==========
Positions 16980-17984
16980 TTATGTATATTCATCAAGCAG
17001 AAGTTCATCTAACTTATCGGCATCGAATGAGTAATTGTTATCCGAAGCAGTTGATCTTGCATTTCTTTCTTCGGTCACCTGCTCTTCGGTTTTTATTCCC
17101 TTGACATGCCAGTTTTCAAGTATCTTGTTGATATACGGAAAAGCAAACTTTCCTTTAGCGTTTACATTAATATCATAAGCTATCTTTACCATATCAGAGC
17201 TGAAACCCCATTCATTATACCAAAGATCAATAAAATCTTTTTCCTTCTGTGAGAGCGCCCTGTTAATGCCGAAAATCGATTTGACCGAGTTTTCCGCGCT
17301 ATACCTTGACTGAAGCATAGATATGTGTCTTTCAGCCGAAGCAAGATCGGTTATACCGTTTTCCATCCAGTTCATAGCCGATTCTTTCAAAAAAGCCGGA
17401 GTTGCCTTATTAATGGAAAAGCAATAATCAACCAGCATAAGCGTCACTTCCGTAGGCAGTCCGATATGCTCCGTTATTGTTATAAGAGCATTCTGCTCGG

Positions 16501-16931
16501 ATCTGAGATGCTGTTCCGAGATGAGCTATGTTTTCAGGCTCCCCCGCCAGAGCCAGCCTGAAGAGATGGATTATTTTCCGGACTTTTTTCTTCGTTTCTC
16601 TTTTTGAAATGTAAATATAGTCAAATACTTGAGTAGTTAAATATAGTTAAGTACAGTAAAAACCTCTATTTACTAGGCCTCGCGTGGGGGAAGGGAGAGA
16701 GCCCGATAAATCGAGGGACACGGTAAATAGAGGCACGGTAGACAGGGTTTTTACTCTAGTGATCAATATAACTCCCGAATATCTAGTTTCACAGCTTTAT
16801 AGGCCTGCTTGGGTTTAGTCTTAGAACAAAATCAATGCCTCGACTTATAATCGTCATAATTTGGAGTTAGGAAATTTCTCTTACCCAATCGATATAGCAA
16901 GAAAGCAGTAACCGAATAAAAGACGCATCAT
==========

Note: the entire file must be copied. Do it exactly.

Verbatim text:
Positions 16980-17984
16980 TTATGTATATTCATCAAGCAG
17001 AAGTTCATCTAACTTATCGGCATCGAATGAGTAATTGTTATCCGAAGCAGTTGATCTTGCATTTCTTTCTTCGGTCACCTGCTCTTCGGTTTTTATTCCC
17101 TTGACATGCCAGTTTTCAAGTATCTTGTTGATATACGGAAAAGCAAACTTTCCTTTAGCGTTTACATTAATATCATAAGCTATCTTTACCATATCAGAGC
17201 TGAAACCCCATTCATTATACCAAAGATCAATAAAATCTTTTTCCTTCTGTGAGAGCGCCCTGTTAATGCCGAAAATCGATTTGACCGAGTTTTCCGCGCT
17301 ATACCTTGACTGAAGCATAGATATGTGTCTTTCAGCCGAAGCAAGATCGGTTATACCGTTTTCCATCCAGTTCATAGCCGATTCTTTCAAAAAAGCCGGA
17401 GTTGCCTTATTAATGGAAAAGCAATAATCAACCAGCATAAGCGTCACTTCCGTAGGCAGTCCGATATGCTCCGTTATTGTTATAAGAGCATTCTGCTCGG

Positions 16501-16931
16501 ATCTGAGATGCTGTTCCGAGATGAGCTATGTTTTCAGGCTCCCCCGCCAGAGCCAGCCTGAAGAGATGGATTATTTTCCGGACTTTTTTCTTCGTTTCTC
16601 TTTTTGAAATGTAAATATAGTCAAATACTTGAGTAGTTAAATATAGTTAAGTACAGTAAAAACCTCTATTTACTAGGCCTCGCGTGGGGGAAGGGAGAGA
16701 GCCCGATAAATCGAGGGACACGGTAAATAGAGGCACGGTAGACAGGGTTTTTACTCTAGTGATCAATATAACTCCCGAATATCTAGTTTCACAGCTTTAT
16801 AGGCCTGCTTGGGTTTAGTCTTAGAACAAAATCAATGCCTCGACTTATAATCGTCATAATTTGGAGTTAGGAAATTTCTCTTACCCAATCGATATAGCAA
16901 GAAAGCAGTAACCGAATAAAAGACGCATCAT